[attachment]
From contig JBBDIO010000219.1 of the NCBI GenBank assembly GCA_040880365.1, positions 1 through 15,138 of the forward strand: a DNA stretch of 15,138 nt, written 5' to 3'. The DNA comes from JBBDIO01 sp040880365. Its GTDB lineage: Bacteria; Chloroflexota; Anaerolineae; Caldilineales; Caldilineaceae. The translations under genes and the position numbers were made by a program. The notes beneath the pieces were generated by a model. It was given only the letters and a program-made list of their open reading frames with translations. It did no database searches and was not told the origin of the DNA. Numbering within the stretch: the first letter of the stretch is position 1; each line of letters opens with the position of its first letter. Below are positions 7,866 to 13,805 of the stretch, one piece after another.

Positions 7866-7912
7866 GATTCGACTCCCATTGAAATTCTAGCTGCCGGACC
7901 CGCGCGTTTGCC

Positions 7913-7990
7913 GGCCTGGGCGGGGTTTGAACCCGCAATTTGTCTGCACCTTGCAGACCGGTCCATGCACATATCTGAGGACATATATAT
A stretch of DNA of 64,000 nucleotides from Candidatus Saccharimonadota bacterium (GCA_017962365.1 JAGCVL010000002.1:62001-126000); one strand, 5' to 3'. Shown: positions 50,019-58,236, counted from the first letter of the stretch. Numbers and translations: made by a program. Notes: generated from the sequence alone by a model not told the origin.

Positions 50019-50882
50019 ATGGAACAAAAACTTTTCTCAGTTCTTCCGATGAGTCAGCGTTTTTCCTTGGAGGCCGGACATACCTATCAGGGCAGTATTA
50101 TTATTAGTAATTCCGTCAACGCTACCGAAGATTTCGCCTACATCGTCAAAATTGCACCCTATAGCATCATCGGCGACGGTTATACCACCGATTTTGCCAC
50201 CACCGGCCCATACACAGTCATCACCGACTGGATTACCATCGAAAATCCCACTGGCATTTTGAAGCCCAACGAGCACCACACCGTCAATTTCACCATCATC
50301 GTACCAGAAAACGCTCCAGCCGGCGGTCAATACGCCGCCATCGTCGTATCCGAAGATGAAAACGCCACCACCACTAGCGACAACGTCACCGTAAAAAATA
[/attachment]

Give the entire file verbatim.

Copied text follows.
From contig JBBDIO010000219.1 of the NCBI GenBank assembly GCA_040880365.1, positions 1 through 15,138 of the forward strand: a DNA stretch of 15,138 nt, written 5' to 3'. The DNA comes from JBBDIO01 sp040880365. Its GTDB lineage: Bacteria; Chloroflexota; Anaerolineae; Caldilineales; Caldilineaceae. The translations under genes and the position numbers were made by a program. The notes beneath the pieces were generated by a model. It was given only the letters and a program-made list of their open reading frames with translations. It did no database searches and was not told the origin of the DNA. Numbering within the stretch: the first letter of the stretch is position 1; each line of letters opens with the position of its first letter. Below are positions 7,866 to 13,805 of the stretch, one piece after another.

Positions 7866-7912
7866 GATTCGACTCCCATTGAAATTCTAGCTGCCGGACC
7901 CGCGCGTTTGCC

Positions 7913-7990
7913 GGCCTGGGCGGGGTTTGAACCCGCAATTTGTCTGCACCTTGCAGACCGGTCCATGCACATATCTGAGGACATATATAT
A stretch of DNA of 64,000 nucleotides from Candidatus Saccharimonadota bacterium (GCA_017962365.1 JAGCVL010000002.1:62001-126000); one strand, 5' to 3'. Shown: positions 50,019-58,236, counted from the first letter of the stretch. Numbers and translations: made by a program. Notes: generated from the sequence alone by a model not told the origin.

Positions 50019-50882
50019 ATGGAACAAAAACTTTTCTCAGTTCTTCCGATGAGTCAGCGTTTTTCCTTGGAGGCCGGACATACCTATCAGGGCAGTATTA
50101 TTATTAGTAATTCCGTCAACGCTACCGAAGATTTCGCCTACATCGTCAAAATTGCACCCTATAGCATCATCGGCGACGGTTATACCACCGATTTTGCCAC
50201 CACCGGCCCATACACAGTCATCACCGACTGGATTACCATCGAAAATCCCACTGGCATTTTGAAGCCCAACGAGCACCACACCGTCAATTTCACCATCATC
50301 GTACCAGAAAACGCTCCAGCCGGCGGTCAATACGCCGCCATCGTCGTATCCGAAGATGAAAACGCCACCACCACTAGCGACAACGTCACCGTAAAAAATA